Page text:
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Investigation of the effects of season, milking region, sterilisation process and storage conditions on milk and UHT milk physico-chemical characteristics: a multidimensional statistical approach

Investigation of the effects of season, milking region, sterilisation process and storage... Milk samples were collected in five dairy plants located in different regions of France (North, North-West, South-West and centre of France), during spring and autumn, at receipt (bulk-raw milk), and following pasteurisation and UHT sterilisation. Corresponding UHT milks were then stored at three temperatures (4, 20 and 40 °C) and analysed after different times (21, 42, 62, 90, 110 and 180 d). The physico-chemical characteristics of these different milks, including composition, micellar properties and stability as assessed by heat, ethanol and phosphate tests, were determined. The database was processed by principal component analysis and common components and specific weights analysis. The effects of season, milking zone, process and storage conditions were highlighted, and the involved physico-chemical characteristics were determined. For the region effect, numerous parameters related to the global composition and the casein micelles intervened. Some differences in milk stability as evaluated by the ethanol and phosphate tests were also observed. Considering the season, spring milks had higher values of pH, lactose, soluble phosphate and micellar hydration than milks collected in autumn. These spring milks also had lower values of fat and heat stability than autumn milks. The UHT process effect was observed through decreases in non-casein nitrogen content and in micellar hydration and by an increase in casein micelle size for UHT milks. The stability values derived from phosphate and ethanol tests were increased following the UHT process. Concerning storage conditions, the temperature of 40 °C led to a decrease in pH and increases in non-casein and non-protein nitrogen contents of milks. At 40 °C, low values of stability for the heat test and high values for the phosphate test were observed. http://www.deepdyve.com/assets/images/DeepDyve-Logo-lg.png Dairy Science & Technology Springer Journals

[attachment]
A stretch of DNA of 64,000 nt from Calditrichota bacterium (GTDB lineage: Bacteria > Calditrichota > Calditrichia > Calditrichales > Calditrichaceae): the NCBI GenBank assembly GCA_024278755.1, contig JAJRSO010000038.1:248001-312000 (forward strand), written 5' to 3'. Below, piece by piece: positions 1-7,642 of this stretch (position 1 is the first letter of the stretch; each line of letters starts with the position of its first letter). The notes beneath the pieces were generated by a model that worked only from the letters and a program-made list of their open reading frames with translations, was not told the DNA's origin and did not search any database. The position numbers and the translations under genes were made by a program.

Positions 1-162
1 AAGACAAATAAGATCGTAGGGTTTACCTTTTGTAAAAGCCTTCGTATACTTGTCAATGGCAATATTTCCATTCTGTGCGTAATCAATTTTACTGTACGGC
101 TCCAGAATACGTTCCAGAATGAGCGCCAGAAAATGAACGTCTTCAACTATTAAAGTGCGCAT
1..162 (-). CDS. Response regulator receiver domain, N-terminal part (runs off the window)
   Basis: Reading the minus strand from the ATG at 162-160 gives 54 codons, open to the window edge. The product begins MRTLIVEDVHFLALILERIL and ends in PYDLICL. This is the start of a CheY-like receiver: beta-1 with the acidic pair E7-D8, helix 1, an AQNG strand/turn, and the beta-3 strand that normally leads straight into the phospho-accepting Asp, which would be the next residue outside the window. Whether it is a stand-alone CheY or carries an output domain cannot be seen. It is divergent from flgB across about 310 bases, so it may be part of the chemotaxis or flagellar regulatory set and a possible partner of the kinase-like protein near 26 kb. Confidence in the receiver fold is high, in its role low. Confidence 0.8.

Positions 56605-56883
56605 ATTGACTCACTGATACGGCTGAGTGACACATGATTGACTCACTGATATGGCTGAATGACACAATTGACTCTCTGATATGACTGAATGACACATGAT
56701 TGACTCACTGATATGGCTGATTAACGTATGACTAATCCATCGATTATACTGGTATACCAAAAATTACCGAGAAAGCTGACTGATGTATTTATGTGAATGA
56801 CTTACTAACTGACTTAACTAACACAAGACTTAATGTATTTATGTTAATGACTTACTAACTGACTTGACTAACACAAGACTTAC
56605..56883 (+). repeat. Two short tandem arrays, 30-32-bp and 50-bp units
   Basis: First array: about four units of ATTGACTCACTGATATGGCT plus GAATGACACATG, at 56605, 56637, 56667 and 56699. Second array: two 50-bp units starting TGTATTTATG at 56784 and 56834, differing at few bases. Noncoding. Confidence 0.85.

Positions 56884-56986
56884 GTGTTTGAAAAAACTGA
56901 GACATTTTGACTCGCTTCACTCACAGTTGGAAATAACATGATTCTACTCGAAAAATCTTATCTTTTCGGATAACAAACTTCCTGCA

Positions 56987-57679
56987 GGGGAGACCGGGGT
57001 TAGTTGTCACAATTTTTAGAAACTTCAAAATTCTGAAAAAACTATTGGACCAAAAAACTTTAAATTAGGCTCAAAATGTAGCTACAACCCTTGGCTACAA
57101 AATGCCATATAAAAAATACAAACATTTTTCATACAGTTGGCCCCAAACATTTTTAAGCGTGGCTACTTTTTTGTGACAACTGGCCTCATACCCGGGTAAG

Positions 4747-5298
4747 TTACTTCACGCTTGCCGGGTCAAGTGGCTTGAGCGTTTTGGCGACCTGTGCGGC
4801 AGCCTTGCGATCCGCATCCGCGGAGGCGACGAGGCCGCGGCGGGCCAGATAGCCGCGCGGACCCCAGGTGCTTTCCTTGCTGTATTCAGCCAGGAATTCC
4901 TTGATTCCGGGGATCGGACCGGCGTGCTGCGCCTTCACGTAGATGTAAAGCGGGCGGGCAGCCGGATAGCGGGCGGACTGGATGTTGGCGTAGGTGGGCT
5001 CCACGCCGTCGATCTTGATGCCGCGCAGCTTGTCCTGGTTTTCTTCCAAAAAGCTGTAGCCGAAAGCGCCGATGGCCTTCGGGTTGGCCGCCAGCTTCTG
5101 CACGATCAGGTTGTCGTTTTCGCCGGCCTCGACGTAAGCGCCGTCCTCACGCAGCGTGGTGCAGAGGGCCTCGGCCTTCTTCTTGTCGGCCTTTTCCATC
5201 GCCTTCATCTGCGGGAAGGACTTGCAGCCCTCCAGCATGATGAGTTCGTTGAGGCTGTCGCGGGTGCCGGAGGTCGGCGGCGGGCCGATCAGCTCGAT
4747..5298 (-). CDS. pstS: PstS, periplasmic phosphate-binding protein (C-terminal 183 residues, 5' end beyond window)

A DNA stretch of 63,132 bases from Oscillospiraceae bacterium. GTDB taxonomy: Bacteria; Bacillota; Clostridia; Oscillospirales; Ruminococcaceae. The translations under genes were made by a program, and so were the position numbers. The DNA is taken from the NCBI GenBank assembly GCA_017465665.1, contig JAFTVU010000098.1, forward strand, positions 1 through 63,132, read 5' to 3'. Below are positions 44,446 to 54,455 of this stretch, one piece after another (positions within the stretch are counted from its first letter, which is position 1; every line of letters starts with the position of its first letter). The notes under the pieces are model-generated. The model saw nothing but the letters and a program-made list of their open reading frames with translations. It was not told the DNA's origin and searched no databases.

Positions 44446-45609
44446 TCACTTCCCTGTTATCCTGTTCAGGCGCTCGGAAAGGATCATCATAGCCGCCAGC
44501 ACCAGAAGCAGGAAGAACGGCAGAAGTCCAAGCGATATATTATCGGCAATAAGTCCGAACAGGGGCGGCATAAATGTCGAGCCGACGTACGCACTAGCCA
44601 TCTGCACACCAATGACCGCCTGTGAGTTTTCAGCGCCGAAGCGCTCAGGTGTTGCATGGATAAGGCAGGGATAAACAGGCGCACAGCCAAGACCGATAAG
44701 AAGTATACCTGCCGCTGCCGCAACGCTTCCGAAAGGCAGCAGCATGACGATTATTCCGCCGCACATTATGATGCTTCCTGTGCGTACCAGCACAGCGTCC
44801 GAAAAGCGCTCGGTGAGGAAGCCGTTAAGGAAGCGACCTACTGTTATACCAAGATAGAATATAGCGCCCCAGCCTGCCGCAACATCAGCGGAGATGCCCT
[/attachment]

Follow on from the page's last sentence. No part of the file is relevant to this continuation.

Investigation of the effects of season, milking region, sterilisation process and storage conditions on milk and UHT milk physico-chemical characteristics: a multidimensional statistical approach

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Publisher
Springer Journals
Copyright
Copyright © 2008 by Springer S+B Media B.V.
Subject
Chemistry; Food Science; Agriculture; Microbiology
ISSN
1958-5586
eISSN
1958-5594
DOI
10.1051/dst:2007022
Publisher site
See Article on Publisher Site

Abstract

Milk samples were collected in five dairy plants located in different regions of France (North, North-West, South-West and centre of France), during spring and autumn, at receipt (bulk-raw milk), and following pasteurisation and UHT sterilisation. Corresponding UHT milks were then stored at three temperatures (4, 20 and 40 °C) and analysed after different times (21, 42, 62, 90, 110 and 180 d). The physico-chemical characteristics of these different milks, including composition, micellar properties and stability as assessed by heat, ethanol and phosphate tests, were determined. The database was processed by principal component analysis and common components and specific weights analysis. The effects of season, milking zone, process and storage conditions were highlighted, and the involved physico-chemical characteristics were determined. For the region effect, numerous parameters related to the global composition and the casein micelles intervened. Some differences in milk stability as evaluated by the ethanol and phosphate tests were also observed. Considering the season, spring milks had higher values of pH, lactose, soluble phosphate and micellar hydration than milks collected in autumn. These spring milks also had lower values of fat and heat stability than autumn milks. The UHT process effect was observed through decreases in non-casein nitrogen content and in micellar hydration and by an increase in casein micelle size for UHT milks. The stability values derived from phosphate and ethanol tests were increased following the UHT process. Concerning storage conditions, the temperature of 40 °C led to a decrease in pH and increases in non-casein and non-protein nitrogen contents of milks. At 40 °C, low values of stability for the heat test and high values for the phosphate test were observed.

Journal

Dairy Science & TechnologySpringer Journals

Published: May 21, 2011

References